Bridges, Noah (DNB00)
BRIDGES, NOAH (fl. 1661), stenographer and mathematician, was educated at Balliol College, Oxford, and acted as clerk of the parliament which sat in that city in 1643 and 1644. He was created B.C.L. on 17 June 1646, 'being at that time esteemed a most faithful subject to his majesty.' He was in attendance on King Charles I in most of his restraints, particularly at Newcastle and the Isle of Wight (State Papers, Dom., Charles II, vol. xx. art. 126). His majesty granted him the office of clerk of the House of Commons, but the appointment failed to pass the great seal because of the surrender of Oxford. It appears that the king also promised him the post of comptroller, teller, and weigher of the Mint. After the Restoration he vainly endeavoured to obtain the grant of these offices with survivorship to his son Japhet. For several years he kept a school at Putney, where he was living in 1661.
He is the author of:
- 'Vulgar Arithmetique, explayning the Secrets of that Art, after a more exact and easie way than ever,' London, 1653, 12mo. A portrait of the author is prefixed.
- 'Stenographie and Cryptographie: or the Arts of Short and Secret Writing. The first laid down in a method familiar to meane capacities; the second added to convince and cautionate the credulous and the confident …' London, 1659, 16mo. This extremely scarce work is dedicated to Sir Orlando Bridgeman. The address to the reader is thus most curiously dated: 'March 18/59 the first of the four last months of 13 yeares squandered in the Valley of Fortune.' A second edition, which has escaped the notice of bibliographers, appeared with this title: 'Stenography and Cryptography. The Arts of Short and Secret Writing. The second Edition enlarged, with a familiar Method teaching how to cypher and decypher all private Transactions. Wherein are inserted the Keys by which the Lines of Text-Writing affixed to those Cyphers are folded and unfolded,' London, 1662.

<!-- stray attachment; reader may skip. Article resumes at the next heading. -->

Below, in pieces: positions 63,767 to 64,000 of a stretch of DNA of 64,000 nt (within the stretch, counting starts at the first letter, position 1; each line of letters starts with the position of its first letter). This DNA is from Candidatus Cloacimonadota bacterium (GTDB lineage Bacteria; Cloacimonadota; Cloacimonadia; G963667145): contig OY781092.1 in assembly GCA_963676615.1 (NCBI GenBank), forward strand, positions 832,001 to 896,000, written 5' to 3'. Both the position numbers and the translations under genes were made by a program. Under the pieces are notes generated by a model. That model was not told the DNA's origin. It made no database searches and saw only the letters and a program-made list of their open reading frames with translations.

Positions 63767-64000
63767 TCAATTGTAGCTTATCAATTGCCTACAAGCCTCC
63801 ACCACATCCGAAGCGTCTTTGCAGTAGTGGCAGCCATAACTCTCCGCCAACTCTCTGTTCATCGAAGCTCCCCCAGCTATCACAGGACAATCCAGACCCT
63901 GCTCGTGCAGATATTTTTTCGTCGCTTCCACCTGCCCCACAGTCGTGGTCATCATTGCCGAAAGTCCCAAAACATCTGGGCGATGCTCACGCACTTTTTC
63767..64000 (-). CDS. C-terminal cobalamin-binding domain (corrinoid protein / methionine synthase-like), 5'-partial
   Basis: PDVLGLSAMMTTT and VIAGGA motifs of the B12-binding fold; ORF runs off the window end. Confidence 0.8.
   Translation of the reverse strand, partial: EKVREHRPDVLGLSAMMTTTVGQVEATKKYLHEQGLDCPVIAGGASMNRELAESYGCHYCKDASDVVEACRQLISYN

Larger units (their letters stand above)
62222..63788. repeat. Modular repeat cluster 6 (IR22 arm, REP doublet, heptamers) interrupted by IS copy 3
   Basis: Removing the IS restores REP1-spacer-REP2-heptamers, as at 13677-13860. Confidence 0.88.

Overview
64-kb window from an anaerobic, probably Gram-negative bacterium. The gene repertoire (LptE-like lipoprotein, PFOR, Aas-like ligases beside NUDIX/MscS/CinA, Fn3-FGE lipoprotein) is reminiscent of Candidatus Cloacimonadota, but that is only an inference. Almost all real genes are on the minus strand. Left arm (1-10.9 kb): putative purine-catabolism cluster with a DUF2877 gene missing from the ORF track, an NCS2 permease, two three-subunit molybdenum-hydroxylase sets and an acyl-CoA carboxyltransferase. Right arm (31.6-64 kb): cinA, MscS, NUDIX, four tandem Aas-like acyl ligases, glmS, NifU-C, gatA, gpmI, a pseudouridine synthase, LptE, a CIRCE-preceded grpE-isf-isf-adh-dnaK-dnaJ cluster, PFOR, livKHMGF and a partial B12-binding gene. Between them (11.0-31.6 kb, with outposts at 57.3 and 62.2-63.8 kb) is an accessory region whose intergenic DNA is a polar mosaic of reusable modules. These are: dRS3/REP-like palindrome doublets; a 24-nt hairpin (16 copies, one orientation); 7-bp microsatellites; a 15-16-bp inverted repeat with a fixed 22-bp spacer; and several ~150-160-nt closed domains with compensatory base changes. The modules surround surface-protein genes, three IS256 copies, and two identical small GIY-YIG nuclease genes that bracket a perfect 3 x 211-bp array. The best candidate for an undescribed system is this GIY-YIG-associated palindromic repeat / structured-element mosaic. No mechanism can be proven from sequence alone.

- 'Lux Mercatoria, Arithmetick Natural and Decimal …' London, 1661, 8vo. With a fine portrait of the author, engraved by Faithorne. This portrait was re-engraved as Milton, for Duroveray's edition of 'Paradise Lost.'